The first thing to do is to ask yourself what you need and resist fast fashion marketing and the resulting unnecessary buying impulses. My wardrobe is progressively letting go and rehung the residents that aren’t used regularly, and has had two additions only over the past year. Yes, I can actually count what goes in now. I don’t consider myself deprived or less fashionable, something which my fashion student self of years ago would have struggled to understand. This is because “slow fashion”, the opportunity to literally slow down our rate of abusive consumption which we have normalised, offers alternatives that are more respectful of people and the environment while meeting both ethical and ecological standards. Don’t buy on impulse and think through how often you’re going to wear why you consider buying.
Stop limiting yourself because of the price
As with food, low prices are generally a bad sign and necessarily defies the economic rules. If the tag is a couple of $, you can be sure that somewhere along the line the cut costs are at the expense of the workforce. Whether it be to cut wages, unhealthy work hours, unsafe conditions (unclean, poorly maintained, use of health-threatening chemicals in dyes, fabric treatments etc), the consequences affect people and the planet. Can’t afford a $40 T-shirt but can buy 4 cheap ones for as much? Reread that sentence: see you can afford it, even more so because unlike cheap clothes that won’t survive past the few weeks they’re designed to last, your investment pieces will stick with you longer than an army of Zara tops. That said, buy cautiously: the price isn’t a sole factor. Some higher priced garments from medium to high-end brands are also produced in deplorable conditions. For this reason, favour small independent manufacturers who are not subject to the pressure of large companies.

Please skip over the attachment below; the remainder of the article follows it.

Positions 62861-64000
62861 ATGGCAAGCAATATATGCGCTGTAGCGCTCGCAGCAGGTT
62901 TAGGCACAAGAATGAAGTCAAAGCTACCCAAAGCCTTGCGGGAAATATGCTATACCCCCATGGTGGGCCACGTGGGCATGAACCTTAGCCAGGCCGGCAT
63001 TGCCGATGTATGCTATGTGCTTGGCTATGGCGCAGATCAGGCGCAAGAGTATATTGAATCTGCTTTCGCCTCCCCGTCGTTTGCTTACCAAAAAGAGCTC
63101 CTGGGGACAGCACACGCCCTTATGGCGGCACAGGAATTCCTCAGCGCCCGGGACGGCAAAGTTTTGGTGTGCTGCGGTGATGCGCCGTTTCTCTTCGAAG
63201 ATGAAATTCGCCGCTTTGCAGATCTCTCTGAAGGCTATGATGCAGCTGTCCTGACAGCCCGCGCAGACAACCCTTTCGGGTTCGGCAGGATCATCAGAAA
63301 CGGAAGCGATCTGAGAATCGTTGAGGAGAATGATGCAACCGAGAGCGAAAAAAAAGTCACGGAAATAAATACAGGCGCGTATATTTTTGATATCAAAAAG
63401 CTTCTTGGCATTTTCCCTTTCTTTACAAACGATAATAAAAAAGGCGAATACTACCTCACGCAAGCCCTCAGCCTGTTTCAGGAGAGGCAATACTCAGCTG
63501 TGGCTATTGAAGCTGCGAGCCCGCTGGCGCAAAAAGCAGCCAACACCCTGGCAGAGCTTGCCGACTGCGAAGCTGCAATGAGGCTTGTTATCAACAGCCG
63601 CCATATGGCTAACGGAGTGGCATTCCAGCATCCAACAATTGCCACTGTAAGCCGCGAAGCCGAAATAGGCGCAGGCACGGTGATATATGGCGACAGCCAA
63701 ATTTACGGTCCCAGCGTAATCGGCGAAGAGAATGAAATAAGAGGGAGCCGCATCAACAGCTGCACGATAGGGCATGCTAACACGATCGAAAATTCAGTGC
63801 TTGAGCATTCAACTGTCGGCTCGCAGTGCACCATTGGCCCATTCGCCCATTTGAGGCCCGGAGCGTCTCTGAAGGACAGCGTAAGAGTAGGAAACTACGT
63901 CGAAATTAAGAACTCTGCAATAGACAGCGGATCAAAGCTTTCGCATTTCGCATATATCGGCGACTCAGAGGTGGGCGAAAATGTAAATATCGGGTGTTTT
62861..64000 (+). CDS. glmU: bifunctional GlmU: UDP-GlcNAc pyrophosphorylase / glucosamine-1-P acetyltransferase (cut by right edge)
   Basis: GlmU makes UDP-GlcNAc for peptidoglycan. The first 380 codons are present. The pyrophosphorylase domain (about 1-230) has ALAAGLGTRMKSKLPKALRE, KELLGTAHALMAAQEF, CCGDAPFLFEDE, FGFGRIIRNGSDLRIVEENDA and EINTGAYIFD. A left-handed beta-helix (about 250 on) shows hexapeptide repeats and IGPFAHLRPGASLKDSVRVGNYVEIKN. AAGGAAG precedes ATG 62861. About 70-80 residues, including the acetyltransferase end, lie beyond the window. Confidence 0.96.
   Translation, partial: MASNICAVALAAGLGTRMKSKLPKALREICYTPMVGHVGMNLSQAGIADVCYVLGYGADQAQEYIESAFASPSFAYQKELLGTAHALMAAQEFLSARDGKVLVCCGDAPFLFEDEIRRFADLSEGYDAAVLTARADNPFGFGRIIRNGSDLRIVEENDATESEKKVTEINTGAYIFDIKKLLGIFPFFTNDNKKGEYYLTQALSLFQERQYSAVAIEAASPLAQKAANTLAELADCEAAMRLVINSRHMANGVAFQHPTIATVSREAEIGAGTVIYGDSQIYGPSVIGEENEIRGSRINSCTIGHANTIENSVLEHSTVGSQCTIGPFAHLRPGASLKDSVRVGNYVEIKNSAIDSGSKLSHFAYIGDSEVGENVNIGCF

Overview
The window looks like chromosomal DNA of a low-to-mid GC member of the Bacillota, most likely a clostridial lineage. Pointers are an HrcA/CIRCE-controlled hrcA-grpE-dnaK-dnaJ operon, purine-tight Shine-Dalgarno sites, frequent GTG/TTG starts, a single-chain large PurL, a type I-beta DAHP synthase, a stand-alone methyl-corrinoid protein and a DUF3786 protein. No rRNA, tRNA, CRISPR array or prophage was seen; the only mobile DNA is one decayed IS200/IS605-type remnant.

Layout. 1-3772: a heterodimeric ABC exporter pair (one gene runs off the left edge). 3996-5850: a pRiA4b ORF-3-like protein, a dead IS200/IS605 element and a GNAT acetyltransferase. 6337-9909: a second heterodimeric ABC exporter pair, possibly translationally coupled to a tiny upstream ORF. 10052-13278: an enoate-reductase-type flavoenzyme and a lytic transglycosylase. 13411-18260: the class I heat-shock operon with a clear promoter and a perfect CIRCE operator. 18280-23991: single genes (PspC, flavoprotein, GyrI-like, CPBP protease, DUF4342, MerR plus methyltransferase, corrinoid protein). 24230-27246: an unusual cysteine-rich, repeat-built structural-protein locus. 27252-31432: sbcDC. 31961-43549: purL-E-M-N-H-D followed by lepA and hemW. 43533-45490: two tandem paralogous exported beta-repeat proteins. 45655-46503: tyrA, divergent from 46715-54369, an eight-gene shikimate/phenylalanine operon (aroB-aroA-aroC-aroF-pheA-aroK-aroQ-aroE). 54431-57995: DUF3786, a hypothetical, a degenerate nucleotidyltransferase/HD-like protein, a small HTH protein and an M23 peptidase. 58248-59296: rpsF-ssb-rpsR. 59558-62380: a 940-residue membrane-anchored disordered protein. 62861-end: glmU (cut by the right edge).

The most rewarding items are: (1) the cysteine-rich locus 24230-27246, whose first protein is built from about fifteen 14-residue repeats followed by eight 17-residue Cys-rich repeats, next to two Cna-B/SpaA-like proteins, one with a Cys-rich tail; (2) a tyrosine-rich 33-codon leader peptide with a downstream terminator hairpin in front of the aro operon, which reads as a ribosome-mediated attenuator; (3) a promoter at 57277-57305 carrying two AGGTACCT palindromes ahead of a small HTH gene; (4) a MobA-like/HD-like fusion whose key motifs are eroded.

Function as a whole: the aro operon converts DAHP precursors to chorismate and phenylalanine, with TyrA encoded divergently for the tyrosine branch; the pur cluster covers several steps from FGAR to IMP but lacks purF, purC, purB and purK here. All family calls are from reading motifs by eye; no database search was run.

Get to know the brands and labels
When you start your green wardrobe mission you’ll inevitably feel like you’ve reduced your choices significantly, especially if you’ve followed fashion trends for a long time. Remember that it’s your choice to make well-informed purchases and feel empowered by your commitment. Join Facebook groups that share brand information and recommendations and learn a little about certifications for textiles. A few social certifications are: the Fair Trade mark, Max Havelaar Fairtrade Certified Cotton, World Fair Trade Organization (WFTO), Fair Wear Foundation (FWF).
As for organic and environmentally considerate labels